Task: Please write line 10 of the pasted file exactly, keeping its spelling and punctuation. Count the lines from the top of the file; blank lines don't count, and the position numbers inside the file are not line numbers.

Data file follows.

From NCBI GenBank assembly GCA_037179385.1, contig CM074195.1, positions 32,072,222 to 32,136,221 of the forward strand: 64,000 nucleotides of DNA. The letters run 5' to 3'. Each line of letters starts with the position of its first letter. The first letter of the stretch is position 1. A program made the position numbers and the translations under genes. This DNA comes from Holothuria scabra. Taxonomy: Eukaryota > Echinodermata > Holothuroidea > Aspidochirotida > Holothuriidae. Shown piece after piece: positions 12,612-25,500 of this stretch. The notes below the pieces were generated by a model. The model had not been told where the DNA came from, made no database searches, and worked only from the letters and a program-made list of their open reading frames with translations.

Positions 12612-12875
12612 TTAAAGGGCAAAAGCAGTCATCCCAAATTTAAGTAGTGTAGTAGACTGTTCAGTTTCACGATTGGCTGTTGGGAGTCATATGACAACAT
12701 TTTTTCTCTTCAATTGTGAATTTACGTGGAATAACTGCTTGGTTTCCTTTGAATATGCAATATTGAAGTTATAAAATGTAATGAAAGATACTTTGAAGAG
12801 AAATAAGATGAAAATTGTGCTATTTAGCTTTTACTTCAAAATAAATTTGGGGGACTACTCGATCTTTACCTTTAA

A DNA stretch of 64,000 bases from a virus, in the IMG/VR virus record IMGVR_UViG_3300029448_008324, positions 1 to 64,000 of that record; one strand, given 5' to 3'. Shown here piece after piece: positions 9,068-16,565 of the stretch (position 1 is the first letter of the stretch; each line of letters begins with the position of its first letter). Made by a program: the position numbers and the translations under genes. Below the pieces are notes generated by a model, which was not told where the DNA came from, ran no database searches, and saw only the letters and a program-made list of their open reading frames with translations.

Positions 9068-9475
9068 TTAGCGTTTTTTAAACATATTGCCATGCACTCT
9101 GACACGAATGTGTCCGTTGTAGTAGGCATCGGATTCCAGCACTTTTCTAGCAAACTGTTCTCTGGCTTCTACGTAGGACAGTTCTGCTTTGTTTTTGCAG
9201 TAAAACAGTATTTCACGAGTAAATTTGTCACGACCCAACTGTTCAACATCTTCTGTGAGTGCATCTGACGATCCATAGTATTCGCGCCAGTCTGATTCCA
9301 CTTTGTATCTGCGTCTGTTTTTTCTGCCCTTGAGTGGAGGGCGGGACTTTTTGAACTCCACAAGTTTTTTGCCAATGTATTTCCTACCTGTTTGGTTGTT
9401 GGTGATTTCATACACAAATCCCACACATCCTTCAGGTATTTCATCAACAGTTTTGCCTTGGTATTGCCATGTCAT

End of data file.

9201 TAAAACAGTATTTCACGAGTAAATTTGTCACGACCCAACTGTTCAACATCTTCTGTGAGTGCATCTGACGATCCATAGTATTCGCGCCAGTCTGATTCCA